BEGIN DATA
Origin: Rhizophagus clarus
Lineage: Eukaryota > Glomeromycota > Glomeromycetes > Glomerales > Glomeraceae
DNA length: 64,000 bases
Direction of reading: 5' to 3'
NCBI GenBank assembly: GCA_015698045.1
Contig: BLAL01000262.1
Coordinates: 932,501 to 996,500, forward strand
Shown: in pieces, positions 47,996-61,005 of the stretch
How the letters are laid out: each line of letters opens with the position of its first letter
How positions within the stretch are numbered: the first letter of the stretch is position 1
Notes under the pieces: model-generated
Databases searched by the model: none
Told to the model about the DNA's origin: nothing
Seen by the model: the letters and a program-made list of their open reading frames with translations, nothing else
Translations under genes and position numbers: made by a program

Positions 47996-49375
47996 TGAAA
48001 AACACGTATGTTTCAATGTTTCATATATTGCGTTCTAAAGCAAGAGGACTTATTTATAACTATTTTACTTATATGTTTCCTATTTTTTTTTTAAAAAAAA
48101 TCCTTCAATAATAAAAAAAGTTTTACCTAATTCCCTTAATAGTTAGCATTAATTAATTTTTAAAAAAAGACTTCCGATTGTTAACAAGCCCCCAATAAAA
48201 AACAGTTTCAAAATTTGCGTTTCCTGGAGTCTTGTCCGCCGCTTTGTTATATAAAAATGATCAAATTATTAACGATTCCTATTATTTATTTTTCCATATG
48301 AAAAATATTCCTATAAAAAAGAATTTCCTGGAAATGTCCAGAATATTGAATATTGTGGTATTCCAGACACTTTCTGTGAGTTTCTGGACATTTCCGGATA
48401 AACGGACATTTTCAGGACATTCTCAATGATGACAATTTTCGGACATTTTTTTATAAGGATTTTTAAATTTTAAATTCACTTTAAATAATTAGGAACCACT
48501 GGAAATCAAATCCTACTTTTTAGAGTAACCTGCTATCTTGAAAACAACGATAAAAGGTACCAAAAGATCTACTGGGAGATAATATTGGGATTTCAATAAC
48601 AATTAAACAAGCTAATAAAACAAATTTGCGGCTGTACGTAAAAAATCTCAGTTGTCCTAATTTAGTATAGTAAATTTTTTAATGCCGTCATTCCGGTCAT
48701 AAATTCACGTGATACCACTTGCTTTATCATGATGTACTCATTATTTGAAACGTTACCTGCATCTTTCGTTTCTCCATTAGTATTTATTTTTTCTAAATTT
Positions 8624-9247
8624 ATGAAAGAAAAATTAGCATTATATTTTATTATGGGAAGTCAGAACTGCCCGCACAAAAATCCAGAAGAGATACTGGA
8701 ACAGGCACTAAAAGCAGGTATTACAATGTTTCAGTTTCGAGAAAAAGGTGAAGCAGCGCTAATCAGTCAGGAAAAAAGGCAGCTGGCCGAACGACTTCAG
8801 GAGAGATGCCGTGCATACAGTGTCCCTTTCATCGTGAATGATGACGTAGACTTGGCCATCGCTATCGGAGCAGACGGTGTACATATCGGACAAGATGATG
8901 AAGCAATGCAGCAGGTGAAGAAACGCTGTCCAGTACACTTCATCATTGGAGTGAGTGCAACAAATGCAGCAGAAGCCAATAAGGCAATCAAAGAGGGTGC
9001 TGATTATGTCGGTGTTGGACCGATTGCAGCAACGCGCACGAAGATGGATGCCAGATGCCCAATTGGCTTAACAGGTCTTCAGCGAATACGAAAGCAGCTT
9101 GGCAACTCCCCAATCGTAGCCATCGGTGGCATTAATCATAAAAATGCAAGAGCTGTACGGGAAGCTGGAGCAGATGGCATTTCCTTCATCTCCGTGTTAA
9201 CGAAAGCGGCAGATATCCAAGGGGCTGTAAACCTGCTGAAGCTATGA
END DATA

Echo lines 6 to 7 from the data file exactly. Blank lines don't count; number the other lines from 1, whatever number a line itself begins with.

Contig: BLAL01000262.1
Coordinates: 932,501 to 996,500, forward strand